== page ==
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Atlanta Georgian. [volume] (Atlanta, Ga.) 1912-1939, January 18, 1914, ATLANTA, Image 55

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HowTHE.R.iCiS TO " E toET Saw Affect
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The Diagram Shows How, According to Professor Turner’s Theory, the Meteor Swarm of the Leonids Strikes the Meteoric Rings of the Planet
Saturn. Portions of the Rings Are Torn Away by the Contact and Plunge into the Sun, Causing the Sun Spots. These Sun Spots Set up a Vast
Magnetic Disturbance, Which Is Communicated to Earth and Causes Great Variations of Temperature and Storms on Our Planet.
Professor Turner’s Interesting Theory of Whirling Masses
of Meteorites That Make Sun Spots and So Fill the Uni-
AN entirely new theory has
been put forward regarding
sunspots. This theory is
that they are fragments of the
rings of Saturn driven into the sun
by the meteors called Leonids.
Sunspots are of vital importance
to our existence on earth. They
reach a period of maximum growth
once in every eleven years. This
period is always accompanied by
great storms on earth and other
disturbances of the weather.
Sunspots are dark patches on the
surface of the sun of Irregular form,
but having a tendency to be round.
They vary greatly in size, but are
frequently from 50,000 to 100,000
miles in diameter.
They present an extraordinary
appearance to the astronomer view
ing them through the telescope.
Concerning the nature of the dark
central part of the spot, only
guesses can be made, but the edges
present the most fantastic appear
ance conceivable. Sometimes they
are walls of flame hundreds of miles
Jong reaching out from the surface of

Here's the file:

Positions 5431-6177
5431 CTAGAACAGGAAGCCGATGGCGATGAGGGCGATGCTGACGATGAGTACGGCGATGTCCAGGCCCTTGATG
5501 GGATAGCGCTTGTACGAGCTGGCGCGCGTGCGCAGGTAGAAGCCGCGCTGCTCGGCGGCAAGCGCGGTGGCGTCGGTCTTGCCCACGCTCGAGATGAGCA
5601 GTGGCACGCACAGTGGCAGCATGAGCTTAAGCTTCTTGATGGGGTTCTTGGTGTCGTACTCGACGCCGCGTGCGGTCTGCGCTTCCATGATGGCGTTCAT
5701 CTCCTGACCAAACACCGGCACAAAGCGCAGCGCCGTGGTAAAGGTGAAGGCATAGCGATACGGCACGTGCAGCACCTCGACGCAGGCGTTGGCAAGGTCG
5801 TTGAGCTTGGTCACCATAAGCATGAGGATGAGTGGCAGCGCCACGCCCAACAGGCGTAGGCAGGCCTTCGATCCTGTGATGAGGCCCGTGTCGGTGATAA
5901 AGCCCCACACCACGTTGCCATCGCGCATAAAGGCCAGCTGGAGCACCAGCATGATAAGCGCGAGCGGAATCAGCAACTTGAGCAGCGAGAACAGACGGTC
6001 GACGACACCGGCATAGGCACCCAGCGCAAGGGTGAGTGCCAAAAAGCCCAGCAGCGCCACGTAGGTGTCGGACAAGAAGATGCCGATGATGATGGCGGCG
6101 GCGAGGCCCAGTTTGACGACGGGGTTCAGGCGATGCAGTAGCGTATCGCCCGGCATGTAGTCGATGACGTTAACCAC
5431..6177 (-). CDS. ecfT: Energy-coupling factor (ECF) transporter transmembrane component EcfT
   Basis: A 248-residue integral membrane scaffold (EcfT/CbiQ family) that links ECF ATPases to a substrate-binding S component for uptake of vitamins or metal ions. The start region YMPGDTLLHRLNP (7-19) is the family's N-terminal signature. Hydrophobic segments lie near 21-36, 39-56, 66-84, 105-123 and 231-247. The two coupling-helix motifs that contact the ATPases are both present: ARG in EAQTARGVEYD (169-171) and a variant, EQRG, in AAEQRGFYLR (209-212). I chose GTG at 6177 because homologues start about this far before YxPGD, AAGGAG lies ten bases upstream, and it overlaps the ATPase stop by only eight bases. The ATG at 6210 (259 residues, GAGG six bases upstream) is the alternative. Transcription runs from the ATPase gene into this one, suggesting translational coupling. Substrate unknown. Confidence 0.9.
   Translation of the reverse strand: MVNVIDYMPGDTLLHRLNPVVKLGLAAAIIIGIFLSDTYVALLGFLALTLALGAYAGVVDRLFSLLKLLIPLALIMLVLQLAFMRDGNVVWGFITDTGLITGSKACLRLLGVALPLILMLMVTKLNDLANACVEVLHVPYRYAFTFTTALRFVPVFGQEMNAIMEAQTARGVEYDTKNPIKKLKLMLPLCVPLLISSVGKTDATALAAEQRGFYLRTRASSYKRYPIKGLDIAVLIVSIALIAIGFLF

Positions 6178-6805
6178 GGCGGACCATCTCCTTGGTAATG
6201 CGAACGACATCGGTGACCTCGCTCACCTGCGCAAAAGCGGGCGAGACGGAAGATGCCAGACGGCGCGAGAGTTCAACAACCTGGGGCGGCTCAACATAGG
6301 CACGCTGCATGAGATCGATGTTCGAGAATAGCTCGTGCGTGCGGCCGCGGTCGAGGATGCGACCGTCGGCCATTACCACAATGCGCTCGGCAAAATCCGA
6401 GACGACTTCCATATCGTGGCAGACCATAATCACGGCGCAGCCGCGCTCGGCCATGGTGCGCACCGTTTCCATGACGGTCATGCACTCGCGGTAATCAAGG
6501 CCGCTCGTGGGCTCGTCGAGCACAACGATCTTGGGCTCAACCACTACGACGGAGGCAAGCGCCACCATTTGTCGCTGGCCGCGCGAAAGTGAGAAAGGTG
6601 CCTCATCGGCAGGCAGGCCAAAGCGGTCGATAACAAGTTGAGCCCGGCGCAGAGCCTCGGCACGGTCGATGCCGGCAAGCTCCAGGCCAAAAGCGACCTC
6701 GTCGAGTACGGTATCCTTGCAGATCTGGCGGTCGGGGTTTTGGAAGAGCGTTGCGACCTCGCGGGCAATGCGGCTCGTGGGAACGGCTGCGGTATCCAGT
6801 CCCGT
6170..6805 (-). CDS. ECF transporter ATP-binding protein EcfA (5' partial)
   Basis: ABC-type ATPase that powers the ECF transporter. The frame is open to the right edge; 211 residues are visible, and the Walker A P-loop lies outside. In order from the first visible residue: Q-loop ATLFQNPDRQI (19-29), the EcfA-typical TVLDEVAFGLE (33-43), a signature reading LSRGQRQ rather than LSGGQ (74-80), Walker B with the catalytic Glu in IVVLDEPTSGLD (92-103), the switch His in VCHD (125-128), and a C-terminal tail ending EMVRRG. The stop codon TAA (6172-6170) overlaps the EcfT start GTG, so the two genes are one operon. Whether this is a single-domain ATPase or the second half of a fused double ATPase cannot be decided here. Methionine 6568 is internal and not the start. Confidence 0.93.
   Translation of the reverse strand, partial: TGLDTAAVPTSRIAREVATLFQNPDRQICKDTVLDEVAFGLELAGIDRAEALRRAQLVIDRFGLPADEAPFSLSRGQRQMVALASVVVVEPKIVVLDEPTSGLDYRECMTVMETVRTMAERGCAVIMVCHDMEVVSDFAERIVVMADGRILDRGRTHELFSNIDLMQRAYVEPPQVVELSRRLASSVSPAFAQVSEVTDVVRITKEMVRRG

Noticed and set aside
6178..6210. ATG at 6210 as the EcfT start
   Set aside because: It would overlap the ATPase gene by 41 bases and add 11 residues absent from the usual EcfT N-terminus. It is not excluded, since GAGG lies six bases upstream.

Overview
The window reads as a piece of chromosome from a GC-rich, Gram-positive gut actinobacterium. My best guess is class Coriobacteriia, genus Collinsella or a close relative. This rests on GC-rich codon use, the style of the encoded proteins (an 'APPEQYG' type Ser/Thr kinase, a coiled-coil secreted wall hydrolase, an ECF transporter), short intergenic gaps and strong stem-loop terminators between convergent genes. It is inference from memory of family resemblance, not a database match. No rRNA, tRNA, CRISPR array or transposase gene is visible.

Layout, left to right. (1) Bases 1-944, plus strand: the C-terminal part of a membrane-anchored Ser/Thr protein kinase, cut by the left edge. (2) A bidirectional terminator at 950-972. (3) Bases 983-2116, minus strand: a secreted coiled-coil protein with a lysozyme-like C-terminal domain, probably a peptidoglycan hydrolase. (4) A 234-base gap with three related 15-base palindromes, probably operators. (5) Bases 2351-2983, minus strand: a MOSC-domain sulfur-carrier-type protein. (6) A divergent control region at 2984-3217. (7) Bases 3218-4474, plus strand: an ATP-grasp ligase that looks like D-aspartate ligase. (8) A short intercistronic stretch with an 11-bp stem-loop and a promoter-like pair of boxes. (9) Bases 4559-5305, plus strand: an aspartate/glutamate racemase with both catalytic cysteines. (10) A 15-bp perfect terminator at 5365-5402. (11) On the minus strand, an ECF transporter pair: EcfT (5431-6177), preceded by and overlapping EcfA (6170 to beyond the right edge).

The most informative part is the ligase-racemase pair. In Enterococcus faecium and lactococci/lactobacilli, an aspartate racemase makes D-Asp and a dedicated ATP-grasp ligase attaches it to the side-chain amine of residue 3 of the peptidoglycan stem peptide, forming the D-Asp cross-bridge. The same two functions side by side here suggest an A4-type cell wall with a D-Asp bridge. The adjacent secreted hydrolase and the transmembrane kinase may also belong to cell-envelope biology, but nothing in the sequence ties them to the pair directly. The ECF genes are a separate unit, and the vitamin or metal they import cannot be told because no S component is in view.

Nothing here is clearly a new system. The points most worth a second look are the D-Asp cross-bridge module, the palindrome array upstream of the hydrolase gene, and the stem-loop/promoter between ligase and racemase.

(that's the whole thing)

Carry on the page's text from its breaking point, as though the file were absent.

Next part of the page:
the sun.
As a general rule, periods of maxi
mum sunspot development are
marked by cold weather, while those
of renewed development are re
markable tor electric storms. We
are now in a period of developing
sun spots, and this would sv-conut for
the mild weather we have had for
the past several Winters. By the
same rule we should have many
electric storms during the coming
All astronomers, from Kepler to
the present day have beet entirely
at sea regarding the exacl nature
of the sunspots.
Some have rnjj<>. m<-ed them to
b? holt in the ■ t’i''- vrface caused
ir colossal ex; i :' ' om the ‘r.-
Sunday-American* examiner* Patterns 7
The collar may be rolled open at
( the throat or closed high. The
•'sleeve may be finished with a sim
ple band or with the pointed cuff
The pattern is cut in seven sizes:
(32, 34, 36, 38, 40. 42 and 44 inches
,bust measure. It requires 2% yards
of 40-inch material for a 36-inch size.
The shaped fronts outline a vest
that may be of self or contrasting
material. The s-kirt is a three-piece
. model and is joined to the waist be
■ neath the girdle.
, The pattern is cut in five sizes:
8, 10, 12, 14 and 16 years. It re
quires 3% yards of 40-inch material
for a 12-year size.
This style was most attractively
developed in wood-brown velvet,
with brocaded satin for vest and
The pattern is suitable for silk.
t cloth, velvet, velveteen, poplin or
voile. It is cut in six sizes: 32, 34.
36, 38, 40 and 42 inches bust meas
ure. It requires 3 yards of 40-inch
material for a 36-inch size.
The tunic is draped over the front
a: d button trimmed. The back is
•: i.rped in a deep point and is gath
eied at its upper edge.
The pattern may be finished in
normal or raised waistline. It is cut
in five sizes: 22, 24, 26, 28 and 30
inches waist measure, and requires
4% yards of 36-inch material for a
21-inch size.
This neat and easily made design
Sray Hair Restored
Restores Gray, fitraakcd or Bleached
Hair or Mountaohe Inatentaßoouafy.
Gives nny shade from light brown
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Trad* Contains no poisons and is not sticky
Mark nor greasy, gold by all druggists,
or wo will send you a Trial Size to"
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WALNUTTA CO., 2208 Clark Ave., Bt. Louis, Mo.
Send Thia Advertisement and GET FREE SAMPLE.
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r f, 7 QueA' ChvinicHl Co.. Dept. H.
Hi. flu io, A. 1.
The patten
terior, while others have argued
that they were places where ■ the
sun's fires were failing. The latter
hypothesis would explain why we ex
perience cold weather on earth at
the time of maximum sunspots.
This uncertainty regarding sun
spots lends great interest to the new
theory of their nature. It is put
forward by Professor Turner, of the
Royal Society of England, who fur
nishes abundant astronomical and
mathematical arguments in support
of it.
Professor Turner suggests that a
small portion of the great meteoric
swarm known as the Leonids has